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Reliance entry could see jet fuel prices fall
P R Sanjai, HT Mint; 5 Oct 2007

Until now, supply of jet fuel in India has been the monopoly of IOC, HPCL and BPCL, and they typically charge about 65% more than prices outside India

Mumbai: The new company that encompasses Air India and Indian (Airlines) is hoping to pare its hefty aviation fuel costs by about 10%, starting November, by Reliance opening up a supply tender, for the first time, to a private supplier: Industries Ltd.

The National Aviation Co. of India, or Nacil, is set to come out with a mega fuel tender this month to purchase jet fuel, better known as aviation turbine fuel (ATF), to meet the annual fuel needs of both Air India and Indian Airlines. And it is expecting Reliance to be a potential bidder, thanks to its newly created facilities to supply fuel at many Indian airports.

Supply of jet fuel in all of India has been the monopoly of three state-owned oil marketing companies and they typically priced the fuel at about 65% higher than it is available in many airports outside India.

This is also done because these companies then use ATF margins to cushion the impact of having to subsidize normal petrol and diesel sales.

Meanwhile, ATF constitutes about 40% of the operating cost of domestic carriers. The fuel bill of Air India and Indian, for the last fiscal year alone, was Rs 6,500 crore.

The estimated annual fuel bill for all of India's aviation companies is around $1.7 billion, based on September 2006 rates.

In a recent presentation to the government, the Federation of Indian Airlines, a lobbying body, has asked the profit margins built into ATF prices by the state-owned oil marketers be reduced and the supply opened up to competition by allowing private players to supply fuel at Indian airports.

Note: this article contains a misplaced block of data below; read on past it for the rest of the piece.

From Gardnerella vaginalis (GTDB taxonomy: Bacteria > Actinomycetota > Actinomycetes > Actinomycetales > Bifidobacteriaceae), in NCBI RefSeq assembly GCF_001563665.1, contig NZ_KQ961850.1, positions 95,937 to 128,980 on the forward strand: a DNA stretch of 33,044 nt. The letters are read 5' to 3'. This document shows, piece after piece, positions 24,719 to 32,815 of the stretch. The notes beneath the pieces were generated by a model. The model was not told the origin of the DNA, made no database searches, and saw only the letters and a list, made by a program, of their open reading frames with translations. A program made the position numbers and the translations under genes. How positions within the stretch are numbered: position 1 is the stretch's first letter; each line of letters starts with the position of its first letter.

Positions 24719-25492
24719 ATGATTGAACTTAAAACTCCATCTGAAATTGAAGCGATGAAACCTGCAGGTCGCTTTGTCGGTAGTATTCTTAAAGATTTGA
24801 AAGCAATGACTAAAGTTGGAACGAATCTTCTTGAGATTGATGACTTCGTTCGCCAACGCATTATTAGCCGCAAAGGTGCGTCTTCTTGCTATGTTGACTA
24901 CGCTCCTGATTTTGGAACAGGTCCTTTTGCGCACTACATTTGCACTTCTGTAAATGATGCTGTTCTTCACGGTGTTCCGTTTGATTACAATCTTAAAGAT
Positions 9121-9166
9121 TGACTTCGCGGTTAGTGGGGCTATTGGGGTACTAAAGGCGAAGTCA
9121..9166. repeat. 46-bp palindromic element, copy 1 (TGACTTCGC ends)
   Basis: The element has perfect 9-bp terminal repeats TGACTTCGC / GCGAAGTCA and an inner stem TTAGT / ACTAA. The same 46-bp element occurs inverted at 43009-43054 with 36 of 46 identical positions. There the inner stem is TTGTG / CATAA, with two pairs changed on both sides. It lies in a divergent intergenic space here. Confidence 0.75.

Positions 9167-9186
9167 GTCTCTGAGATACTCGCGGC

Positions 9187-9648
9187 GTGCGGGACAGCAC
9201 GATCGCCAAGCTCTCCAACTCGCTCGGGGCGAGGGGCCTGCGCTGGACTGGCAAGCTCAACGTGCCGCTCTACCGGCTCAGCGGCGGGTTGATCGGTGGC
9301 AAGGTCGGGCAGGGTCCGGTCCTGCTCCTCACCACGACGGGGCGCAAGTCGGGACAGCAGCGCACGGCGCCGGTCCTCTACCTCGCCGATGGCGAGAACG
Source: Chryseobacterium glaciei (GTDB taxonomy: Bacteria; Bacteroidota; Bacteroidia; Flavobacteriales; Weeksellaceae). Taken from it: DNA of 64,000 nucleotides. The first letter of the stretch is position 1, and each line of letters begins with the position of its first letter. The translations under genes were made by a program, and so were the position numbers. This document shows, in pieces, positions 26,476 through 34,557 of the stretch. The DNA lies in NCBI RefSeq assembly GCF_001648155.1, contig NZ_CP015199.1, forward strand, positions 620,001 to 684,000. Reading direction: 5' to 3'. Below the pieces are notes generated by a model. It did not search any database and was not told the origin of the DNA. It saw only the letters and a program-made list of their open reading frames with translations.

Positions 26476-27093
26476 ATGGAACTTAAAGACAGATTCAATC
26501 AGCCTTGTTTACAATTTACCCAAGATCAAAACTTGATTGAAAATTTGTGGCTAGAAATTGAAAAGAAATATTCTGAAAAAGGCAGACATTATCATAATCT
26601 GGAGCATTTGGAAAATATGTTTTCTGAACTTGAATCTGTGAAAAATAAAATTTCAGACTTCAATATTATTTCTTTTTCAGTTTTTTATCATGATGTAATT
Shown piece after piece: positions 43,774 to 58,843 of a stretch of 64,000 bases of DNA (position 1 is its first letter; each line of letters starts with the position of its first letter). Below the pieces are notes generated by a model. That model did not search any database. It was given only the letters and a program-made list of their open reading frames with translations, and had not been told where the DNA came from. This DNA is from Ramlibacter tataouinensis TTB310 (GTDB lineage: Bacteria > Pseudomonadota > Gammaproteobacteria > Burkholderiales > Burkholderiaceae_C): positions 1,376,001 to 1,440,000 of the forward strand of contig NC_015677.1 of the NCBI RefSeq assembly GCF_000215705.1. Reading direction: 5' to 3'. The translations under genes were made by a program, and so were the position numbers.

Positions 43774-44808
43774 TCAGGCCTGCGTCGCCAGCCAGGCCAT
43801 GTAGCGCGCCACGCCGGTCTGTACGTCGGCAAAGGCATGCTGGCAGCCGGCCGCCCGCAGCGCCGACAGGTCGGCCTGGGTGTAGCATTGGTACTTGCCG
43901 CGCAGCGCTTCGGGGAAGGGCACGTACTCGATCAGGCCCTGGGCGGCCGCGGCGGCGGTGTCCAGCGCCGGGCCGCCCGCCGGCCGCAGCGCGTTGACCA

A major reason for the high prices-even after the government deregulated ATF prices-is the continued monopoly of the three state-owned oil companies: Indian Oil Corp., Bharat Petroleum Corp. Ltd and Hindustan Petroleum Corp. Ltd. The three companies also fix ATF prices on a mutually agreed common formula.

"We will be having better negotiating power this time as a private player, such as Reliance Industries, would also take part in the bidding for supply of fuel," said a senior Nacil executive, who did not want to be named. The idea being that the presence of a private supplier would force state-owned marketing companies to offer a better deal.

A Reliance Industries spokesperson declined to comment for this story.

The government had granted marketing rights to companies such as Essar Oil Ltd, Shell India, a local unit of Royal Dutch Shell, and Mangalore Refinery and Petrochemicals Ltd, a subsidiary of Oil and Natural Gas Corp.

But none of these companies could start supplying ATF as they were not allotted space by the Airports Authority of India, which is also state-owned. Recently, however, Reliance has been allotted land at 25 airports in India and is moving towards setting up aviation fuelling stations at some of these airports.

According to the federation's recommendations, the current storage and supply facilities for ATF at Indian airports should be converted to common user facilities owned by a neutral agency instead of the current duplication of such infrastructure, through investments in separate facilities, by the state-owned oil companies, as is the case now.

A reduction in the cost of ATF has a significant impact on the aviation industry's results. If ATF prices come down by a hypothetical 65%, or to global market rates, operating profits can go up by close to 25% for registered carriers.

One mid-sized airline in India, which posted an operating loss of Rs 120 crore for the quarter ended 31 December, would, in fact, have reported an operating profit of Rs30 crore for the same period if the ATF charges were closer to international benchmarks.